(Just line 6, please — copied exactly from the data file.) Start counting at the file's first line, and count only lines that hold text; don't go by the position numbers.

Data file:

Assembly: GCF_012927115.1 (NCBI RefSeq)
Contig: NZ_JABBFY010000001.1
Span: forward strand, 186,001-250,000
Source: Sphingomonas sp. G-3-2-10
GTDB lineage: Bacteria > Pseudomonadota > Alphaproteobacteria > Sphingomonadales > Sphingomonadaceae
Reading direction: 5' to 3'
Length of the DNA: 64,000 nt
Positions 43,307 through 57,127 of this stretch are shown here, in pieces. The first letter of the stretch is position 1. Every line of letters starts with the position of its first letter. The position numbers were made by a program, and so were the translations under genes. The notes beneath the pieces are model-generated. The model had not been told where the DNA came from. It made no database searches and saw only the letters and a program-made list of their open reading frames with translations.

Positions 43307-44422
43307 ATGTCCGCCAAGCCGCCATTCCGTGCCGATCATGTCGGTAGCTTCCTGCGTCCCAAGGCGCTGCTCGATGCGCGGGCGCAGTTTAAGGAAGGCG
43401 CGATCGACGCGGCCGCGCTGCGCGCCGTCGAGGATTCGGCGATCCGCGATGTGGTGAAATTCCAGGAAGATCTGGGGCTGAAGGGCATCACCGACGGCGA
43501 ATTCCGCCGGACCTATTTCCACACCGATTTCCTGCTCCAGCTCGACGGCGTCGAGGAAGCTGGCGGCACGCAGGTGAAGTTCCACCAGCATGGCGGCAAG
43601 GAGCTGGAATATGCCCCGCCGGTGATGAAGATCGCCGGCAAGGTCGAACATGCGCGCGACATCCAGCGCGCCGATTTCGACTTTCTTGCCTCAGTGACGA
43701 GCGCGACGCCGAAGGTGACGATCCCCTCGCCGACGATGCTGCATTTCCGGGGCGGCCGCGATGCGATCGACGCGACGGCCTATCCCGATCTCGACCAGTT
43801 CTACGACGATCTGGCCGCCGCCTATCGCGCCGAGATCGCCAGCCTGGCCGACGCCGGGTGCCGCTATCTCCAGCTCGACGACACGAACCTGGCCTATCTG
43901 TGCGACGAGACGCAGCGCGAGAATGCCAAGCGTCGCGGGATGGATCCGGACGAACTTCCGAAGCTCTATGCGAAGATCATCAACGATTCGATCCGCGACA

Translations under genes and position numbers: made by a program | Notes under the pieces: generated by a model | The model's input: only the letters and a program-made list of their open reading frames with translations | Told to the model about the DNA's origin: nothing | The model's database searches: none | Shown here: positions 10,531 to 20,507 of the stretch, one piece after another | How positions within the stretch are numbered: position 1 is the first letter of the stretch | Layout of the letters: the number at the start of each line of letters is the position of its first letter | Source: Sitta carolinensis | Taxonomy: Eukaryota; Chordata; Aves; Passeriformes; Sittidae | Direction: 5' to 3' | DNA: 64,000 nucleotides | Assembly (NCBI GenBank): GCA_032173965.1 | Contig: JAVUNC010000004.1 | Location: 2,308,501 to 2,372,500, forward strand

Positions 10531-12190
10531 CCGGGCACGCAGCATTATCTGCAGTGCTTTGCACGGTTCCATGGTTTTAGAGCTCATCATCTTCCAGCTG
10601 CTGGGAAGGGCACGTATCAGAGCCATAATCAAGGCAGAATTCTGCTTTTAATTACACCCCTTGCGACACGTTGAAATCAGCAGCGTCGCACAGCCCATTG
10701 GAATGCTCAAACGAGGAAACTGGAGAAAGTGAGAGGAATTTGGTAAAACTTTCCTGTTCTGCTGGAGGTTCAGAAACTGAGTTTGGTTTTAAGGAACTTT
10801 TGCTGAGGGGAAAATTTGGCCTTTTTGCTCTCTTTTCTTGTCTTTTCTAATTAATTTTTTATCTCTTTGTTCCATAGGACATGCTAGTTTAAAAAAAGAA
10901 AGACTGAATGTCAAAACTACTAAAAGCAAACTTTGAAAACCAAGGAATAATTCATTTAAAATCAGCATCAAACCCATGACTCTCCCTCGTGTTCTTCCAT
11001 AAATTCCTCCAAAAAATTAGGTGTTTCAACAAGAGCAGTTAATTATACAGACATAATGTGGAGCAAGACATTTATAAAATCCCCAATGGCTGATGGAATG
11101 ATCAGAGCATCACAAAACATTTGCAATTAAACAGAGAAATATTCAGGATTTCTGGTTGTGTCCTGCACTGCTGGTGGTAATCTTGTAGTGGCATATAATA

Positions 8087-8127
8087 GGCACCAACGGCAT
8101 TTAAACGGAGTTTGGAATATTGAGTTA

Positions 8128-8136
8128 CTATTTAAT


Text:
Reading direction: 5' to 3'